Newspapers in social media

Posted by Emily Krstulic

As I was browsing around the Internet, waiting for inspiration to strike for my next blog post, I stumbled across two really interesting

Screenshot from the Washington Post's Twitter feed on the site's homepage

Journalistics blog posts which ranked the top U.S. newspapers according to the number of Facebook and Twitter followers they have. At first I started reading it just because I found it interesting. More than that, I find the idea of newspapers wanting people to “Like” their publication on Facebook absurd in general.

And the papers’ Facebook followings were large but not astonishing; the New York Times lead with 781, 655 followers at the time of publication. As of November 2nd, 2010, as I write this, that number is at 876,145. Like I said, high but not surprising. Then I read the Twitter statistics.

Just as the New York Times leads in Facebook followers, they also lead the pack in their number of followers on Twitter, with an astounding 2,668,948 followers at the time of publication, up to 2,712,865 today. As the Journalistic blog noted, that means that the New York Times has more followers on Twitter than they do in print circulation.

That blew my mind. We talk more and more in our classes about social media, mostly Twitter, and their emerging roles in the distribution and collection of news in our society that is constantly connected. I mean, I get that Twitter does a good job of disseminating information fast. I can log on and scroll through my feed and see the top links on CNN, KC Star and The Onion at any time.

But for a publication to be followed more on Twitter than in print circulation seems to defeat the purpose. At what point does marketing and promotion on social media sites become a disadvantage? I would argue now, as NY Times and other newspapers are continuing to use Twitter and Facebook to distribute their content for free.

Does anyone else find this really bizarre, or is it just me? Do you think that this use of social media is reasonable or harmful to these publications? And, just out of curiosity, do you consume news through these social media sites?


3 responses to “Newspapers in social media

  1. I do follow the New York Times on Twitter, and I don’t subscribe to the newspaper (although that’s more because I can pick it up at Drake for free).

    It’s a sad reality, but the way that Twitter packages its information is just too good for newspapers like the NY Times to pass up. It’s too important for them to at least have brand awareness in the evolving center ring that is social media, though I think you’re right about it how it feels sort of pointless. But I’d also argue that print publications knew what they were possibly getting into with taking active participation in the internet, and to a greater degree, the beast that is social media.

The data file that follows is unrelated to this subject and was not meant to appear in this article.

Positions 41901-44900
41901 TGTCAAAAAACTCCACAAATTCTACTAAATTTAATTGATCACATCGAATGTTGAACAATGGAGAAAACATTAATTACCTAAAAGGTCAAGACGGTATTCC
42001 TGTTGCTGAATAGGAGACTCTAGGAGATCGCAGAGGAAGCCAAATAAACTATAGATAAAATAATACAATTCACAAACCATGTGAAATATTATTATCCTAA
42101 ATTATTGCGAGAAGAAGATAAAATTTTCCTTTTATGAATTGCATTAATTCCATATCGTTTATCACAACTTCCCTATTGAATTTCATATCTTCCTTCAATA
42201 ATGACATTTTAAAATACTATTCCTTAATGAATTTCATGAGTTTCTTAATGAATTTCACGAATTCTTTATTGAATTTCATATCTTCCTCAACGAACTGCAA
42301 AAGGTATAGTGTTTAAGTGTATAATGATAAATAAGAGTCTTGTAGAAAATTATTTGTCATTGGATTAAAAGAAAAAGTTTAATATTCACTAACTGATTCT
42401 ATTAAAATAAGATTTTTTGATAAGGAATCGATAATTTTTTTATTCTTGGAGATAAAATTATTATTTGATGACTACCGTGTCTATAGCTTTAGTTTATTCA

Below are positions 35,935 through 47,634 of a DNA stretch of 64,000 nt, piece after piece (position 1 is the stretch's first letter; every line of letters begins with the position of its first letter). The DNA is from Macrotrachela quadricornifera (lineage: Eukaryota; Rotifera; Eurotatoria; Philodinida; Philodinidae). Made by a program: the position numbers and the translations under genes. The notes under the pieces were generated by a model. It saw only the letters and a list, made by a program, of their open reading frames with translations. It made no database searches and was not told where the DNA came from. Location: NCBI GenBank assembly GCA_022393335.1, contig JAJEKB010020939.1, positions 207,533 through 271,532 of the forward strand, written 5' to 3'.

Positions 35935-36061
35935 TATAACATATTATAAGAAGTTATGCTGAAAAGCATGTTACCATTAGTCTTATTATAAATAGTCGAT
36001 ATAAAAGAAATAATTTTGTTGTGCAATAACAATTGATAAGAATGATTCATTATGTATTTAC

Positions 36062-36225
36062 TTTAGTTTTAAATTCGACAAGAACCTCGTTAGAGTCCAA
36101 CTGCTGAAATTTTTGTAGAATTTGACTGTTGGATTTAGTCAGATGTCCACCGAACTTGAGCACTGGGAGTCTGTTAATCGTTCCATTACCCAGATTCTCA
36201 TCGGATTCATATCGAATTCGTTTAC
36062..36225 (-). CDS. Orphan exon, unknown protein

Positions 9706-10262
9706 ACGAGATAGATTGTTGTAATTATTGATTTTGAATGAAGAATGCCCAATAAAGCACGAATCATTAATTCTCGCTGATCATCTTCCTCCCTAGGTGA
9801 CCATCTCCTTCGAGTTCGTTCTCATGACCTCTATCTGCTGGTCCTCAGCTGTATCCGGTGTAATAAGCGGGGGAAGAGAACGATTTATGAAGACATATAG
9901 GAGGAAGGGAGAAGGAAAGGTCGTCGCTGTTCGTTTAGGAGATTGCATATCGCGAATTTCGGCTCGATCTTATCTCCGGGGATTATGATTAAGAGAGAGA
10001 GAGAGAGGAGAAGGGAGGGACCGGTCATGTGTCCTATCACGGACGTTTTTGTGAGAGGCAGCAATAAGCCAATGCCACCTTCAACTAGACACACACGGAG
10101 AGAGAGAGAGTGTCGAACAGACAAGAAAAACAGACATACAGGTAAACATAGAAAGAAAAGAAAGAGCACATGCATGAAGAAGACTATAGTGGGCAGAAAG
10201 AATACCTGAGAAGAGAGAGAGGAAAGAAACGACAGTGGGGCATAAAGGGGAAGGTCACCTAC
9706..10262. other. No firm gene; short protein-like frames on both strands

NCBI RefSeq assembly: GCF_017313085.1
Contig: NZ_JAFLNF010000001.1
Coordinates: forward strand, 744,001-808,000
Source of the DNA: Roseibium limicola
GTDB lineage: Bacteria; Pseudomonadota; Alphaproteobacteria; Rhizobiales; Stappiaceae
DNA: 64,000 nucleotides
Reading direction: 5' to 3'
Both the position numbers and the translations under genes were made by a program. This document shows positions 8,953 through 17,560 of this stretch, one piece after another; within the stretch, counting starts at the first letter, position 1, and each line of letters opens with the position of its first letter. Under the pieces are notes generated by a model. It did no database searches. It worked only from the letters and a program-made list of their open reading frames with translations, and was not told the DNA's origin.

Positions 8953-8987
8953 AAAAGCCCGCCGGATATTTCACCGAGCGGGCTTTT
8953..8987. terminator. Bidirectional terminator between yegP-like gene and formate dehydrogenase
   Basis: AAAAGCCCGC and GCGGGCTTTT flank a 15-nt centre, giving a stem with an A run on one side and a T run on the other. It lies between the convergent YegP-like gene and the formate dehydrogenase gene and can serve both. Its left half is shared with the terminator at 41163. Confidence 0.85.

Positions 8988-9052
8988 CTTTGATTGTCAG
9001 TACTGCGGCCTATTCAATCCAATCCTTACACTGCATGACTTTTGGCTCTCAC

2. Megan Bannister

    I have been an advocate for print media for a long time. When the Chicago Tribune cut its print content with a redesign I was crushed, and with the move to bring more and more content online, I wasn’t sure that I was completely on board. So in that respect I definitely agree with you. However, I think that for many publications, the move to social media outlets like Twitter and Facebook is an attempt to stay relevant and generate readership in a new and changing time. I’ll admit that when I’m on the go or now that I’m away at school, it is much easier for me to log onto Twitter or pull up the apps on my phone to find breaking news from my favorite newspapers and periodicals. While it may seem silly to dispense this information for free when revenue would be generated through printed content, over the past few years the costs of printing have most likely outweighed the revenue generated by them. As weird as it seems, I can see online content and social media sites’ involvement in them being a determining factor when it comes to which media outlets survive the shift to the Internet.

  3. I can see what you mean. In a struggling industry, doing what you need to do is important, and social media is what’s big right now. I’m just curious how much Twitter and Facebook can help newspapers in general.

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